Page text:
<p style="font-size:15px;background-color:transparent;font-family:Helvetica, Arial, sans-serif;color:rgb(85,85,85);">5. I need more reach in a wedding

<p style="font-size:15px;background-color:transparent;font-family:Helvetica, Arial, sans-serif;color:rgb(85,85,85);"> 

<p style="font-size:15px;background-color:transparent;font-family:Helvetica, Arial, sans-serif;color:rgb(85,85,85);">The image is at 200mm f2.8 1/40 and just a little further than MFD.

<p style="font-size:15px;background-color:transparent;font-family:Helvetica, Arial, sans-serif;color:rgb(85,85,85);"> 

<p style="font-size:15px;background-color:transparent;font-family:Helvetica, Arial, sans-serif;color:rgb(85,85,85);">It really drives me crazy when people spread non-sense over the internet and even more so when people start to think that they are a source of absolute fact.

<p style="font-size:15px;background-color:transparent;font-family:Helvetica, Arial, sans-serif;color:rgb(85,85,85);">(Wedding shot at 200mm)
Yeah we get it. The VR II is perfect and anyone wanting 200mm is being just silly. 


That is what you wanted to hear, right?


No. I want people to stop spreading non-sense.


For example,


“Forget using it for a wedding,...”.


Got it?

Anyone who has done weddings knows he needs shots between 70 and 200mm at something like a meter distance or less in almost every wedding.

Maybe it's less than 10% of the shots but you do need it, for pictures of the bride having her makeup done, a picture of the wedding rings, a closeup of the champaign glasses, the wedding invitation amongst the roses, for all those standard "clichés" you do need good performance at close focus distances.

Wedding photographers either use 24-70 or 105mm macro for those shots, having decent performance at this range is surely a reason for many wedding guys to upgrade.
"like a meter distance or less"...


Just check the specs of these lenses before you post such nonsense!! Also, check your own pictures how close you really were instead of estimating wild stuff. Really, you're wasting a lot of time with posts like this. With MFD from 1.1 m or 1.4 of the elder version, how can you get closer and what kind of pictures are these? Close-ups from a part of the ring or what?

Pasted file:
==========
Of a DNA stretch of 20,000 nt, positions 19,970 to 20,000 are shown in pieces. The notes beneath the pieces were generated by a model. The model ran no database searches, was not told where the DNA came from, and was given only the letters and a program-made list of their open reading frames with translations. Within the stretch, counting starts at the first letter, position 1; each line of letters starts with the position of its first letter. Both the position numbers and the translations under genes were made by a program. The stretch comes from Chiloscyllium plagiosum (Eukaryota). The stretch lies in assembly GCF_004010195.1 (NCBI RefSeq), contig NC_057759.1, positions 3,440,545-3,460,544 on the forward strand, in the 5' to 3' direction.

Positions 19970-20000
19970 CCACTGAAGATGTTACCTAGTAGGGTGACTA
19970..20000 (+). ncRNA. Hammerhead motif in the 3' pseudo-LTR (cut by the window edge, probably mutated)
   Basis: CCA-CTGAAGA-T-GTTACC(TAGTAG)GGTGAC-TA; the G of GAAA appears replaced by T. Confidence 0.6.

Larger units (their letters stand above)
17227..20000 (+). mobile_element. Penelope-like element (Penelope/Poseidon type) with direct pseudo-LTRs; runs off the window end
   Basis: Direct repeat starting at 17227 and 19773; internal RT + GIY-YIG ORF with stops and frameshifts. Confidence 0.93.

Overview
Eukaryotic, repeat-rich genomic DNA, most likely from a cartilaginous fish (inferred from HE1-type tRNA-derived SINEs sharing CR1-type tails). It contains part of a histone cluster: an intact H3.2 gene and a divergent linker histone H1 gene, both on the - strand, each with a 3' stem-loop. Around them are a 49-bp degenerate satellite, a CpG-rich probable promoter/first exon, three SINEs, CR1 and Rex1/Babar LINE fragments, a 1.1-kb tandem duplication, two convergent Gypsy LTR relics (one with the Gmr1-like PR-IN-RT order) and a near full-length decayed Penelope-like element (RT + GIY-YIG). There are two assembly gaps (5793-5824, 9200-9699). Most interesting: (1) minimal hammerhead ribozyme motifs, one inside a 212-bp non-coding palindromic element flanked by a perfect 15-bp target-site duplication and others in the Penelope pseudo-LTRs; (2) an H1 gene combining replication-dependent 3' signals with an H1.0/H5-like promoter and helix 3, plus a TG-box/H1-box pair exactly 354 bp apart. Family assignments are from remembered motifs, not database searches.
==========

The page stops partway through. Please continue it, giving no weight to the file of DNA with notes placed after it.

And it's not the problem, that the elder lens was not good enough at "200" mm and MFD, it was just not 200 mm enough.


Jo, I don't think you need to go so hard on Toni. I think that he is a good decent guy.


But when we get links to people who not only say non-sense but somehow become self anointed experts we should be hard on them.


Anyways, I think that the new lens is a move forward but the pricing is a bit steep, IMO.

 It's no easy task shooting weddings, so kudos to you toni!
Quote:No, that is not really true.

The Nikkor 80-200mm f2.8's did not have the widening of the FOV near MFD. The AF-S 70-200mm f2.8 VR did not have that either. No Sony (A or FE mount) has shown it. The old Pentax 80-200mm f2.8 did not either. Nor does the Nikkor 70-200mm f4 VR. Or the older Sigma 70-200mm's. Or the Tamron 70-200mm f2.8 Di LD Macro.


Only 3 lenses in this class do: The Tamron 70-200mm f2.8 USD VC, the Sigma 70-200mm f2.8 EX DG HSM OS  (to lesser extent I think?) and the Nikkor AF-S 70-200mm f2.8 VR II.


The specs of the new Nikkor AF-S 70-200mm f2.8E FL VR tell the story (1.1m MFD 0.21x max. mag.).

AF-S 70-200mm f2.8 VR II: 1.4m MFD, 0.12x max. mag. .
 Yes true, I wasn't counting the 80-200 oldies nor the slow focusing but inexpensive Tamron.


BTW The new Pentax focus breathes strongly also!

Pages: 1 2 3 4 5 6 7 8 9